Possessing That Which Was Mine

A few weeks ago there was an op-ed piece in the Sunday Times by Ann Patchett entitled “My Year of No Shopping.”  It was one of those wonderful instances where the title told you exactly what the article was about, and Ms. Patchett did actually spend a year without purchasing anything but necessities (and books, but this aside might be redundant) and without perusing catalogs, tramping through malls, or (and this might be the chief benefit) surfing the internet. Now, Ms. Patchett is only fifty-four years old, young to be thinking about trimming her sails (see Emerson poem here), but wise enough to know that there must be a time to step back. Ann Patchett finds many of the things that she thinks she “needs” somewhere in the house – for example, she unearths enough lip balm and face cream to last the duration. But she finds other things, too – such as a renewed appreciation for what she already has – and a ton of time to think about and do other things.

As we age in this era of technology, information, and consumerism, there is a constant pressure to keep up – not to be the old lady who not only has no idea about all the things her iPhone can do, but has one that is five generations old. I thought about this quite a bit a while back, in a way that overlaps with the methodology and reasoning of Ms. Patchett. And I did what I often do when I am mulling something over – I wrote a story. “Nothing New,” is attached here. I have not practiced what my protagonist resolves at the end of the story, but I have become more conscious and reflective about what new things I take into my life. And if you continue to read my blog about life and aging, you will realize I believe more in reflection than I do in action and more in retrospective contemplation than I do in further mental accumulation. More on this later.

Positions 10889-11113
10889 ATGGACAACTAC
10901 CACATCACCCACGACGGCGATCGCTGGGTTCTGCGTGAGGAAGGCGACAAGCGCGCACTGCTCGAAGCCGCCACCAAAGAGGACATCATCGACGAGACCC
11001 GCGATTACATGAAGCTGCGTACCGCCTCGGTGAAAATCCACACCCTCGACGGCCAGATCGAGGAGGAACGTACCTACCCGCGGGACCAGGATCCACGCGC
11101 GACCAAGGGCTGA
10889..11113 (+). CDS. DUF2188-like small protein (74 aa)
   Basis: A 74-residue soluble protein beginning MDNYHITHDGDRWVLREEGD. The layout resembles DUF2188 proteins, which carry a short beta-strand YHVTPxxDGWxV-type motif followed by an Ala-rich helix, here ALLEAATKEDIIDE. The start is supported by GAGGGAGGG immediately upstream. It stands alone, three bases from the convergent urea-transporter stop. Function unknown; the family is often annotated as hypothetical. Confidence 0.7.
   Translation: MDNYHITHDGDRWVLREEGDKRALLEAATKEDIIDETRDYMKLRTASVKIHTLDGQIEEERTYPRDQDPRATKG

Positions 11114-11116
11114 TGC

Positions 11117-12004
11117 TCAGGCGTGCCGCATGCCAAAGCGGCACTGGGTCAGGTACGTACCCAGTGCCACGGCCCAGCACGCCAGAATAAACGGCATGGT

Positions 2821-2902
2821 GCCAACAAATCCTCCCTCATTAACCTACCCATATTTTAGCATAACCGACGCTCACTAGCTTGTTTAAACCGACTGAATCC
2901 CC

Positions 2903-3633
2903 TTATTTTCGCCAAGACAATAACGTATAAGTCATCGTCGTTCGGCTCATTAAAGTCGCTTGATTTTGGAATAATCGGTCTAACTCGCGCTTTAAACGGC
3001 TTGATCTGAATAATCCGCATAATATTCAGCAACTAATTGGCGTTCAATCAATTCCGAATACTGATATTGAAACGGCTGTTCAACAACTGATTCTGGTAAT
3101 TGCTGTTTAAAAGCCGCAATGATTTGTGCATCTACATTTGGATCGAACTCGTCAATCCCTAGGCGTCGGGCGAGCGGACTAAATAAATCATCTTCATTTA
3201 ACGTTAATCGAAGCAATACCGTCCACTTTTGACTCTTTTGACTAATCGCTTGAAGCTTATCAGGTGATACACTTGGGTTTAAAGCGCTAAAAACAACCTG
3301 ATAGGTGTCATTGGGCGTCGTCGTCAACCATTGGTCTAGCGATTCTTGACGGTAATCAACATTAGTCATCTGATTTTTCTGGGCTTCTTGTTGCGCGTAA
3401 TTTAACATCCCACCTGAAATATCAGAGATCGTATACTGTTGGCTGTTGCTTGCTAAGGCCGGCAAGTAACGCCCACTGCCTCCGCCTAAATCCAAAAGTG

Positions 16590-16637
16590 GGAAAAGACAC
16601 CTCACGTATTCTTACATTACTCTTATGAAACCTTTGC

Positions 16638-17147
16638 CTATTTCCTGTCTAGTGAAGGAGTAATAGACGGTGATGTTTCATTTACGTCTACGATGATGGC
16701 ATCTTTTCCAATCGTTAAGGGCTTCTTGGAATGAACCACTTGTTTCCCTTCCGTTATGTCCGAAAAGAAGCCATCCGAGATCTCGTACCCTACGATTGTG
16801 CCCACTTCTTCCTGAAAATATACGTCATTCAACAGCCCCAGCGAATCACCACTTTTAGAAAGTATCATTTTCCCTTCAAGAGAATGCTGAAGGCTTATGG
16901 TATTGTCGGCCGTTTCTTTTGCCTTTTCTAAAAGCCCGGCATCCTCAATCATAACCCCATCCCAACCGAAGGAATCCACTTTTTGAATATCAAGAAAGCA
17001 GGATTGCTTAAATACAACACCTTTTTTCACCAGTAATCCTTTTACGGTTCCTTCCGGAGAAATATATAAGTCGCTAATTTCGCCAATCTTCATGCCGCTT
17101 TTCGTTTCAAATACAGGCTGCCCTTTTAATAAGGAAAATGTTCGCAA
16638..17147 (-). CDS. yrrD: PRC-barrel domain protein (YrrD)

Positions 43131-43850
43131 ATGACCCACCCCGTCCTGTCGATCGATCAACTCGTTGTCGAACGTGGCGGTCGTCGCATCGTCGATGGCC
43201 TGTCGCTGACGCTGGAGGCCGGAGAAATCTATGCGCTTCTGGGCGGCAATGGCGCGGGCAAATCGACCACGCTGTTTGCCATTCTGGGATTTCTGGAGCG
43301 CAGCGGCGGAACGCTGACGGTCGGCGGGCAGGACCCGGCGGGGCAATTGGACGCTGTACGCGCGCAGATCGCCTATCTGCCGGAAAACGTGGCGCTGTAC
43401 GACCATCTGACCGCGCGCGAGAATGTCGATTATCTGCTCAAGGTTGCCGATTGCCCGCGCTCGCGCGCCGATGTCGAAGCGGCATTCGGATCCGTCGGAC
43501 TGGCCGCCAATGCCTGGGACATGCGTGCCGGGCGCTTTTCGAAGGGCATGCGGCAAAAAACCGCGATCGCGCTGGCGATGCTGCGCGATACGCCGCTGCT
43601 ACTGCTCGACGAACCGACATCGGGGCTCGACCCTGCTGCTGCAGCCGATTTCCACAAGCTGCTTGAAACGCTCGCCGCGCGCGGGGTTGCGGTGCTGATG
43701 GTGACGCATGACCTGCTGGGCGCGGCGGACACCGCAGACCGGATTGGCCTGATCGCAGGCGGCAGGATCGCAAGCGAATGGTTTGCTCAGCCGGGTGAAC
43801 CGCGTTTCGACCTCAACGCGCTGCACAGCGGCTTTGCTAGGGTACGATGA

This may evoke Philip Larkin’s sentiments in “Winter Palace”: “Most people know more as they get older; / I give all that the cold shoulder.” My motivations are slightly different than Mr. Larkin’s, however. Mine are more akin to those of Borges’ prisoner “The God’s Script,” who has no access to the new and is thrown back on what he already knows:

Impelled by the fatality of having something to do, of populating time in some way, I tried, in my darkness, to recall all I knew…. Gradually, in this way, I subdued the passing years; gradually, in this way, I came into possession of that which was already mine.

And, unlike Ann Patchett, I might also limit books. In another one of Borges’ stories, a wise man from the future tells a man from the past that “it is not the reading that matters, but the re-reading.” As we age, we cannot possibly keep up with the best seller lists, recommendations, treasures in the remainder pile. As Ecclesiastes reminds us: “Of making many books there is no end.” But there is an end to life and there is a time for review and reflection – and, perhaps, for a limit to the new.

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